EU: The ongoing march of the EU’s security-industrial complex


A new report tracks the last decade of EU attempts to build a homeland security economy, using advanced technology as the ‘most promising solution’ to a multitude of ‘threats’.

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"The EU has hit troubled waters in recent years, but divisions and tensions within the bloc have not halted significant advances in the development and implementation of new security measures aiming to counter terrorism, fight crime, ensure “border management” and protect critical infrastructure at the same time as constructing a European “homeland security” economy able to compete with states such as the USA, Israel and China.

Propelled by a healthy dose of corporate influence and assistance, measures already in place or on the way include the EU-wide border surveillance system Eurosur; a new network of ‘Passenger Information Units’ for police profiling of air and, in the future, rail and ferry passengers; biometric databases and recognition and identification systems for public and private use alike; and new data-mining and predictive analysis tools that foresee police forces wielding powers akin to those traditionally reserved for intelligence agencies.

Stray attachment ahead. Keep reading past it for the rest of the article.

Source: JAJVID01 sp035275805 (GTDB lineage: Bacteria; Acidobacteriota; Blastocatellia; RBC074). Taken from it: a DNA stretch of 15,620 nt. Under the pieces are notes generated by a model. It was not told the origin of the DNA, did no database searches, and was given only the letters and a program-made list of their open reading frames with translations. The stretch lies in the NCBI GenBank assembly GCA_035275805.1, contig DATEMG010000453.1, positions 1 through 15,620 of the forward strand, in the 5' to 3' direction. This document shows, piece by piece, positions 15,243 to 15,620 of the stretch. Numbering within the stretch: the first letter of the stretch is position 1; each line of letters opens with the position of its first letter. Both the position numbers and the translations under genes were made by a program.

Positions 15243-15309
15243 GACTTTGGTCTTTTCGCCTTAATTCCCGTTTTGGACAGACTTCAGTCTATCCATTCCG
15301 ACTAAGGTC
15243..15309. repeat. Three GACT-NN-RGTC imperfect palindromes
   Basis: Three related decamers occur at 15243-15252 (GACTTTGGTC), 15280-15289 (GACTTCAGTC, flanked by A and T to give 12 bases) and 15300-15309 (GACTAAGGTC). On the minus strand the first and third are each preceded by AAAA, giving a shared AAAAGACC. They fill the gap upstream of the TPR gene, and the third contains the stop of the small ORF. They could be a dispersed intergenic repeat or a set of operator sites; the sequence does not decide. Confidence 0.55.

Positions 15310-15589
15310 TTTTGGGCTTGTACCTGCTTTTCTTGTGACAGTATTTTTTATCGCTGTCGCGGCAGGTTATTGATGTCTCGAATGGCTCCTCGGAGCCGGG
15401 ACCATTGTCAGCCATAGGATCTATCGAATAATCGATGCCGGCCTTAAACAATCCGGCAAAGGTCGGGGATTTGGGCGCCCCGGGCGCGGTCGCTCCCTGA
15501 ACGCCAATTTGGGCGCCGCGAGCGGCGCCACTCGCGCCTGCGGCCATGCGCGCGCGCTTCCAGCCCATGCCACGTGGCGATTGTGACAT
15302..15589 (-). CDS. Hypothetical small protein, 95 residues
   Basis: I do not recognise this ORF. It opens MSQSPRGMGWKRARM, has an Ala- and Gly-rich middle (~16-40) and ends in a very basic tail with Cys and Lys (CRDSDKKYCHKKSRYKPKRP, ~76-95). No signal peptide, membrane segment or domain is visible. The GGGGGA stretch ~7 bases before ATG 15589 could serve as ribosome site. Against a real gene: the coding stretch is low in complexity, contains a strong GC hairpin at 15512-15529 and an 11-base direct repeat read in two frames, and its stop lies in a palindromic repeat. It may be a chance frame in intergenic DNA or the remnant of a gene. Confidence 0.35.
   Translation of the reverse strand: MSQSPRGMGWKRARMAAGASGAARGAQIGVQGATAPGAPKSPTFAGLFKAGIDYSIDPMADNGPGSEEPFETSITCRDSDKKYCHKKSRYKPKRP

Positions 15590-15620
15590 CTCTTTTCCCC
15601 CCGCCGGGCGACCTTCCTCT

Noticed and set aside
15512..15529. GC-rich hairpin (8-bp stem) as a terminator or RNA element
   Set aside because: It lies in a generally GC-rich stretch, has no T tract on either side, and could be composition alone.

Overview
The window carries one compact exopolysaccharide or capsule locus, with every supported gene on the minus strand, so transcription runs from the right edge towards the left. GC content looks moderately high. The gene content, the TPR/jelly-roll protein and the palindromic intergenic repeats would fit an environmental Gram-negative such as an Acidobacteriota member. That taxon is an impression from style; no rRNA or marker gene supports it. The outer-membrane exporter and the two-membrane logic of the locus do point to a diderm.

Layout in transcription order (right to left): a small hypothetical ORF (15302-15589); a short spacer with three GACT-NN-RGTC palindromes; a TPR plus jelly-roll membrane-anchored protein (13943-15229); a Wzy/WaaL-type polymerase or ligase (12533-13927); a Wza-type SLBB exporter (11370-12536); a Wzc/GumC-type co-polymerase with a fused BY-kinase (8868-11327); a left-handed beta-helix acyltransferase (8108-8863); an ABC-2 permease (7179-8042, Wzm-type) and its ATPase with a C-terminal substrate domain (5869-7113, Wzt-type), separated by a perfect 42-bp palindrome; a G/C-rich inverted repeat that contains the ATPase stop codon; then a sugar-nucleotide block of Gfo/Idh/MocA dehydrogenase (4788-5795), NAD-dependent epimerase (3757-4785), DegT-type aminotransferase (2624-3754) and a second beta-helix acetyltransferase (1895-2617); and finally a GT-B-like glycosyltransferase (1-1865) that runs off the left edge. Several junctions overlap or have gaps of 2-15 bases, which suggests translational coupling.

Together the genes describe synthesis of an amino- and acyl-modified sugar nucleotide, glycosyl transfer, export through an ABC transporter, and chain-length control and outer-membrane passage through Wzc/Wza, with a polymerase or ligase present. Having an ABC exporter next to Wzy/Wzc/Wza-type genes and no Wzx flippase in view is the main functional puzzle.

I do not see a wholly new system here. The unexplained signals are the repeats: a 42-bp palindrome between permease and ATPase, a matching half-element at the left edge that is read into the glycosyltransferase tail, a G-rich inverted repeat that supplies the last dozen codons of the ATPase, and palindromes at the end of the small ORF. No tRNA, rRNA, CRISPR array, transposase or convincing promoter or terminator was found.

Such proposals would be unsavoury at any time – but in the context of governments of all stripes normalising emergency powers, extending the scale and scope of state surveillance, introducing restrictions on freedom of speech and assembly, and cutting back on procedural rights in the criminal justice system – these give particular cause for concern."

See: Market Forces: the development of the EU security-industrial complex

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